Podcast #8

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This is the eighth episode of the StackOverflow podcast, wherein Joel and I discuss the following:

  • As of our next podcast, we will be hosted at ITConversations -- the NPR of podcasts. A good outfit to be associated with!
  • Yes, Joel does pronounce "wav file" as "wohv file". I have no idea. Ask him.
  • Joel keynoted the Rails conference. Josh Susser said "If you missed it, count yourself lucky." Apparently at least David Heinemeier Hansson liked it.
  • It's true that I objected to David's attitude towards people who don't use Macs, but it's possible to have objections to specific statements people make, or specific beliefs they may have, and still respect them as a person. Disagreement does not mean we are mortal enemies. David has a lot of smart, interesting things to say. That just wasn't one of them.
  • "The programming community is larger than any one particular tribe." But why are certain communities more insular and insecure than others? Joel relates this to cognitive dissonance.
  • I remain a big fan of Clay Shirky and his latest book. How big a fan? It's Clay Shirky's Internet, We Just Live In It. I believe every working programmer who touches the web should read his latest book, Here Comes Everybody.
  • On addressing criticism -- "there arise a new, young generation of rebels who remember not when you were the young rebel, writing new things, and making no claim to authority."
  • I found Paulo's thoughtful criticism of our podcast and I wanted to address it. To quote Randy Pausch: "That’s a lesson that stuck with me my whole life. When you see yourself doing something badly and nobody’s bothering to tell you anymore, that’s a very bad place to be. Your critics are your ones telling you they still love you and care."
  • Joel feels like he was misunderstood on the topic of exceptions. Well, if you were writing a memory allocator for an operating system, anyway.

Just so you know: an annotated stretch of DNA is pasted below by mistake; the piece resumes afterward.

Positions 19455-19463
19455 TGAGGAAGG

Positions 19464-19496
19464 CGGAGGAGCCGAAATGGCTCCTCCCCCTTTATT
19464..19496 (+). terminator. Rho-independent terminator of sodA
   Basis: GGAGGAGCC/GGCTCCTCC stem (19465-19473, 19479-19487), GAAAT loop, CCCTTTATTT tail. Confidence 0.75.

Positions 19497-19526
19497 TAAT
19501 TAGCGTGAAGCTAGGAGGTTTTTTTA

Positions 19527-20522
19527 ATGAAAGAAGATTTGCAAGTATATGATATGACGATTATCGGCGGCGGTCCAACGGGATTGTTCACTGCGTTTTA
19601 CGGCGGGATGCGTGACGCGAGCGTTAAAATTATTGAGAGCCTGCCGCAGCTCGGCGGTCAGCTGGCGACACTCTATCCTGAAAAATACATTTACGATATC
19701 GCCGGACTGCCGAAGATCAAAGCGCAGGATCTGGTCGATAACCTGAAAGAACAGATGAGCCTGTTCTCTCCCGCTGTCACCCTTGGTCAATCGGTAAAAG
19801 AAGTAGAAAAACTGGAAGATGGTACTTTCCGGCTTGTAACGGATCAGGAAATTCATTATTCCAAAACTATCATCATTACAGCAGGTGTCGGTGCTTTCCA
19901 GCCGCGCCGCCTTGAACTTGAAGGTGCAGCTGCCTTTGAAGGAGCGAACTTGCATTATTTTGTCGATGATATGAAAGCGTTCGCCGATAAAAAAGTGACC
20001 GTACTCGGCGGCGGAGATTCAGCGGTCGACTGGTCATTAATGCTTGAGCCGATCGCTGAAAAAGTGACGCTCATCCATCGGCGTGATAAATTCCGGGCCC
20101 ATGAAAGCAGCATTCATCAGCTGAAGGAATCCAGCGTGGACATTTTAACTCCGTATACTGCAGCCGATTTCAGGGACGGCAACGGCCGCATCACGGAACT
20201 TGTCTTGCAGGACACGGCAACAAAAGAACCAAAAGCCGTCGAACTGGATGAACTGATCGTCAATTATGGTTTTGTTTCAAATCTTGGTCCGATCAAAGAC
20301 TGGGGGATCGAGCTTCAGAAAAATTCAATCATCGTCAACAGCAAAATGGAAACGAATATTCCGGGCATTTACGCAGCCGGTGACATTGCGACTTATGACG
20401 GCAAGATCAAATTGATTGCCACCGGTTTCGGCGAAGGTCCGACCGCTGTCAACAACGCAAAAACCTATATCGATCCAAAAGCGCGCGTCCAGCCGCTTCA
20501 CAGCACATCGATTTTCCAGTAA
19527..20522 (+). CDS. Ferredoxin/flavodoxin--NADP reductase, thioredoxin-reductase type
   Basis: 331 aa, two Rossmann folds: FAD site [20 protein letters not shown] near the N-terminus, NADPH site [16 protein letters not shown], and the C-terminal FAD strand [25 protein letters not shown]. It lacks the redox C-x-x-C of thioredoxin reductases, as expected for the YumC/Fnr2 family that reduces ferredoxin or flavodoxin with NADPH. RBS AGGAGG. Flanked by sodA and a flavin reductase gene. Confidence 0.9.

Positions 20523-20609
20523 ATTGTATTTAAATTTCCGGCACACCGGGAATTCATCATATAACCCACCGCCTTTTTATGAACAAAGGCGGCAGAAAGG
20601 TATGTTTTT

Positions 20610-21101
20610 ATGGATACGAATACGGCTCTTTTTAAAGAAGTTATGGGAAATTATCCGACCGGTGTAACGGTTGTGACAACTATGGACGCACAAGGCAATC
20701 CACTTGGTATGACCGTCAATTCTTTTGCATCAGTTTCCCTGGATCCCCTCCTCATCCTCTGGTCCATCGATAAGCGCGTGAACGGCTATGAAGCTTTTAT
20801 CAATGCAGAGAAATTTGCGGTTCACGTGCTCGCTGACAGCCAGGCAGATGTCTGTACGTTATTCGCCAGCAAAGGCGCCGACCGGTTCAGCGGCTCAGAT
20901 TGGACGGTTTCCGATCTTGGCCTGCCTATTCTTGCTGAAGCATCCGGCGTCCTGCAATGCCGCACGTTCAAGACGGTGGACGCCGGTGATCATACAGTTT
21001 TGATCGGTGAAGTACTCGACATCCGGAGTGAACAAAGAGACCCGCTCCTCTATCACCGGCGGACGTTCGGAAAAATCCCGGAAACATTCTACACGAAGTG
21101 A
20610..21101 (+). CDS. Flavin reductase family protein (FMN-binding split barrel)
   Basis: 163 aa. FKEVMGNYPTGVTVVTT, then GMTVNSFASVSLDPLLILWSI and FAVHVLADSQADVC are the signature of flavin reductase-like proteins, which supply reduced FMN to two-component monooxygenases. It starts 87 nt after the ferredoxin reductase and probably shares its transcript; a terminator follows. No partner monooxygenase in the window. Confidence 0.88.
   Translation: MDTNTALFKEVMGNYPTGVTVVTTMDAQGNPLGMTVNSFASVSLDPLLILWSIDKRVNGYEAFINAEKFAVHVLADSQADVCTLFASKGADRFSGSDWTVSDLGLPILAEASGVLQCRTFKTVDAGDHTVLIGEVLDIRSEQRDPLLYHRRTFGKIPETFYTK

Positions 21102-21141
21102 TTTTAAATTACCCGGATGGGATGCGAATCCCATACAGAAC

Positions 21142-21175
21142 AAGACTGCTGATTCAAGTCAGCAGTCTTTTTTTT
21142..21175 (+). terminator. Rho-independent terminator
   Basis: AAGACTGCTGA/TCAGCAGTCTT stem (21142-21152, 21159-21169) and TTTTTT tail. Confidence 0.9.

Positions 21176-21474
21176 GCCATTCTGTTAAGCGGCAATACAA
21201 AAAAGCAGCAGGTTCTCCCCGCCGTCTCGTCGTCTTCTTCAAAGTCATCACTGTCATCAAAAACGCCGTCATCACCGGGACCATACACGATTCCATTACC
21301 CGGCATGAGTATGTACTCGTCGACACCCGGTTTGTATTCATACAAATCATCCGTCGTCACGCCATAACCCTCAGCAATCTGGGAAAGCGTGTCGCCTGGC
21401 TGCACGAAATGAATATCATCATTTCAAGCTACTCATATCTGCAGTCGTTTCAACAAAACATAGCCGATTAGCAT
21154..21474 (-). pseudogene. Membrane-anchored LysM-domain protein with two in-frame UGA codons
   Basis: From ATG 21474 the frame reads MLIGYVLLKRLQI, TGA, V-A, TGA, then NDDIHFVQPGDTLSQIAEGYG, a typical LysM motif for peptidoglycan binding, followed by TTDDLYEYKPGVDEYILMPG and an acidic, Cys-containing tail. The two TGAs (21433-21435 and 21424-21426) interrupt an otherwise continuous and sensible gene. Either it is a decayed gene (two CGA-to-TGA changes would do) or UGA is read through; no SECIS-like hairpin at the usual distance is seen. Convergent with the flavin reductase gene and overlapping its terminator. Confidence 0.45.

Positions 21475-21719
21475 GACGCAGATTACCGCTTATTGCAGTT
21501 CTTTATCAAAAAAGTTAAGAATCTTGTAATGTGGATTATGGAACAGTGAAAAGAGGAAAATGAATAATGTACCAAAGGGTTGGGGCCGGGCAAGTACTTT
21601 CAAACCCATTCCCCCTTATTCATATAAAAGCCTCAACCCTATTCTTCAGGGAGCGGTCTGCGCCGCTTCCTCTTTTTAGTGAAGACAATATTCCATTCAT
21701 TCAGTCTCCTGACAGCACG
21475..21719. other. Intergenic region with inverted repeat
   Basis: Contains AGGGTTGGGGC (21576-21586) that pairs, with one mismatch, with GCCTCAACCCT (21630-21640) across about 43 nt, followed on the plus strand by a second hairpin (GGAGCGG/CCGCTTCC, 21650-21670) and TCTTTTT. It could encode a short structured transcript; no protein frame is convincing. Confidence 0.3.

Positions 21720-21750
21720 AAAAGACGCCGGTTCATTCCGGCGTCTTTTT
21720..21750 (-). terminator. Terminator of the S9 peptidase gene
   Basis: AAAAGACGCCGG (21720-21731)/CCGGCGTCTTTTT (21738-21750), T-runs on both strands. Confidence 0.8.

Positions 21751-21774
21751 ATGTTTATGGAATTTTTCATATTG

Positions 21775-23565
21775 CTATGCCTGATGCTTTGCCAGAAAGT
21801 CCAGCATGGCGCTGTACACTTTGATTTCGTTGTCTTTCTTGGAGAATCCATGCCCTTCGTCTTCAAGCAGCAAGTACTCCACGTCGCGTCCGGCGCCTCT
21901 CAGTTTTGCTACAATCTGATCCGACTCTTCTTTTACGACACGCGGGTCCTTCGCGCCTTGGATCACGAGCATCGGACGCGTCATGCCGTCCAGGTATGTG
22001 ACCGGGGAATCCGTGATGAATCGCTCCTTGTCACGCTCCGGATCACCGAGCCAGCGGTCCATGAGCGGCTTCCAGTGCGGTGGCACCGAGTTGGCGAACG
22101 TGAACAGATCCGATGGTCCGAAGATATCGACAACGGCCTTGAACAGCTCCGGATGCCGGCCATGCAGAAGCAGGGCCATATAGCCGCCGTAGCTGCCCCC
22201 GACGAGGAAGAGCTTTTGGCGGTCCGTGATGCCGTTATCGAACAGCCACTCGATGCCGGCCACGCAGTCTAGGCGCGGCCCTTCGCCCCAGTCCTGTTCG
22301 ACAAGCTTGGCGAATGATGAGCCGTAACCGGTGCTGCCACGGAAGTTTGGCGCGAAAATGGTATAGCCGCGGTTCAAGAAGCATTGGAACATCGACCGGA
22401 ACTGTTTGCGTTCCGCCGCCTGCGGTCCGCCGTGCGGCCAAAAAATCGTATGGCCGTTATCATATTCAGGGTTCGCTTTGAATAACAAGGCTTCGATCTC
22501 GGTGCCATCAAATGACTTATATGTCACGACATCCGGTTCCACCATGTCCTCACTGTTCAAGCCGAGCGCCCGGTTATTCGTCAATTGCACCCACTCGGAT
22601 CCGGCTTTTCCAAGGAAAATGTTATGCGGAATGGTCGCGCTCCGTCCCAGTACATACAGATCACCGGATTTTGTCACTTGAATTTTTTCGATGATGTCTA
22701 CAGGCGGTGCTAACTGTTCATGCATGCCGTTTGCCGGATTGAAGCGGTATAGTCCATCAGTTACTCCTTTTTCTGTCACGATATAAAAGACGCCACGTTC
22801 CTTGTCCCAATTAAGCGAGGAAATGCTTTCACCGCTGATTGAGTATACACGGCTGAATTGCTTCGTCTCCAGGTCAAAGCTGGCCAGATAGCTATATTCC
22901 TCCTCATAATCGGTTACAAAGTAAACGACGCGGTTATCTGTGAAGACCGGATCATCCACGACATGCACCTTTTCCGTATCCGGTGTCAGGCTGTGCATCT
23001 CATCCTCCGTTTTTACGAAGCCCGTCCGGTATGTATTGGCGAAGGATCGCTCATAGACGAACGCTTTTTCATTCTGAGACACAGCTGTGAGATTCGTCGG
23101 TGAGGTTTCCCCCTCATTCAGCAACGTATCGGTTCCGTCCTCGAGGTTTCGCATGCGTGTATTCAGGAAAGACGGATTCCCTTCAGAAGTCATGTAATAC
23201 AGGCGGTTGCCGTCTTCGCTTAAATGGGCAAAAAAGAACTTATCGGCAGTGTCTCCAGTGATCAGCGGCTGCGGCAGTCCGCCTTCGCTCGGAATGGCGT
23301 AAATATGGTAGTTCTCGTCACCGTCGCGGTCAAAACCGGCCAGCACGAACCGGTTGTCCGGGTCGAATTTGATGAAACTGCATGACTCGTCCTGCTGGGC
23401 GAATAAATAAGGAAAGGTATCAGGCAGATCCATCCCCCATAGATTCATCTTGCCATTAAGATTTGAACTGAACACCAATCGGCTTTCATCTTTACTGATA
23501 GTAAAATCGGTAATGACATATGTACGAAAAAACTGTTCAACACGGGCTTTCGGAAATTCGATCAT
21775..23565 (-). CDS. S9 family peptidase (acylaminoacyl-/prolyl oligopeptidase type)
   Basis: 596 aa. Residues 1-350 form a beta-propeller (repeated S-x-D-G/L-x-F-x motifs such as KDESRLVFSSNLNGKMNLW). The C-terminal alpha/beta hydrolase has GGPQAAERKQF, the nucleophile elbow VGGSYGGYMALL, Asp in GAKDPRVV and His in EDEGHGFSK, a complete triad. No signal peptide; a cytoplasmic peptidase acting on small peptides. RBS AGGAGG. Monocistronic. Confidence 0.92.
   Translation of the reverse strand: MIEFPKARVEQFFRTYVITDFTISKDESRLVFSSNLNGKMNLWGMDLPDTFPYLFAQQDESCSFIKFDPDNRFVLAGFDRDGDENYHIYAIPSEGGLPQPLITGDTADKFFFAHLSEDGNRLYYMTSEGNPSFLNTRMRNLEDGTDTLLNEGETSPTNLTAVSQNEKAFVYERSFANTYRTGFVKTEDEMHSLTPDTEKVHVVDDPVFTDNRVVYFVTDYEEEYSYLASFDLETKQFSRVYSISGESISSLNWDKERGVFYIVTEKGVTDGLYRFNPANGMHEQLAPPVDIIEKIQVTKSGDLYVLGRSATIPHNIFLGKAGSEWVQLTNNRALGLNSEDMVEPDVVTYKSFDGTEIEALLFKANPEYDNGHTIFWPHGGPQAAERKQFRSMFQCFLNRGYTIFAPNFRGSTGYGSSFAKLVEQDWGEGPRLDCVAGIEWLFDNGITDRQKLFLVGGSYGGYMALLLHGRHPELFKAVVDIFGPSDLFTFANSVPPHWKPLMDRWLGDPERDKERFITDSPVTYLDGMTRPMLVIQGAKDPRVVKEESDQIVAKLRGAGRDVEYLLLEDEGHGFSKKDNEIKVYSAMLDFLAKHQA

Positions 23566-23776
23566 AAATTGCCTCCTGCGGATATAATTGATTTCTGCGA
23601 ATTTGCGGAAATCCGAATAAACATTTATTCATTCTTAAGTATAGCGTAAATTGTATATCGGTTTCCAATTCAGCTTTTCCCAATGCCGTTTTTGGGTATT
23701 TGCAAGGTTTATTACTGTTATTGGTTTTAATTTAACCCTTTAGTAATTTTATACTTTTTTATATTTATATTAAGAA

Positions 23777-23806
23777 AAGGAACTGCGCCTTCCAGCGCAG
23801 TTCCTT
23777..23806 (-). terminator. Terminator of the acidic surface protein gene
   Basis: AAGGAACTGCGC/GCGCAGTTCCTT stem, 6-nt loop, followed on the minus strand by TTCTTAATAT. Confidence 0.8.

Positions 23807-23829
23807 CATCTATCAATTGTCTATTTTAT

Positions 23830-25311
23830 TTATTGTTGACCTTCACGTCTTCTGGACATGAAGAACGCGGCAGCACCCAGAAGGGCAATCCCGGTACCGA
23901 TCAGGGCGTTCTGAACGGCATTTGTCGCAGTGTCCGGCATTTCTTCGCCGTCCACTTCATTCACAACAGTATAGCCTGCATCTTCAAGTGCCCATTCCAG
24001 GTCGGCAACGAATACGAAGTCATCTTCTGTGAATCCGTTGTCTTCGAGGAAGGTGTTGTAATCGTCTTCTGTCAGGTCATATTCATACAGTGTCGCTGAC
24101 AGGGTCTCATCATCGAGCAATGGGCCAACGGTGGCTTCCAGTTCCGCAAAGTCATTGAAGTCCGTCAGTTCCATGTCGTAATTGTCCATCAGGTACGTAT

• Joel and I do agree that threading is hard. It's amazing that web apps largely get a pass on this, thanks to the architecture of the webserver model.
  • I give a shout-out to Rick Brewster of Paint.NET who calls the (excellent) threading code he wrote in Paint.NET "easily the most complex code in Paint.NET"
  • We're using SQL Server 2005 as the underlying database for stackoverflow.com. We engage in a brief discussion of the pros and cons of Oracle and MySQL databases in our (limited) experience.
  • Joel describes his frustration with the way some writers turn single anecdotes into statements of truth, both on the internet and off. Of course Joel and I are both guilty of this, too.
  • In my better blog posts, I tend to use more of a meta-aggregation model, where I do research and summarize what I found. I point to a lot of different opinions, then offer my own -- but I try to diligently avoid clinging religiously to my opinions. In the face of new, better data, I can be convinced. I firmly believe in strong opinions, weakly held.
  • When it comes to Domain Specific Languages, we definitely prefer them to a bunch of XML. I am particularly fond of SQL and Regular Expressions as mini-DSLs -- I believe in embracing the concept of languages inside languages.
  • Joel and I are still very excited about Microsoft's DLR (IronPython and IronRuby) as an escape route from the superficial differences between the Coke and Pepsi of C# and VB.NET.
  • welcome Geoff Dalgas to the stackoverflow.com programming team!
  • As usual, thank you for all the questions and for the Wiki edits!

We also answered the following listener question:

  1. Tendayi Mawushe: In the enterprise Java world, you can't do much without writing a lot of XML. In response to that, a new idea little domain specific languages is emerging. What are your thoughts on this?

If you'd like to submit a question to be answered in our next episode, record an audio file (90 seconds or less) and mail it to podcast@stackoverflow.com. You can record a question using nothing but a telephone and a web browser.

The transcript wiki for this episode is available for public editing.

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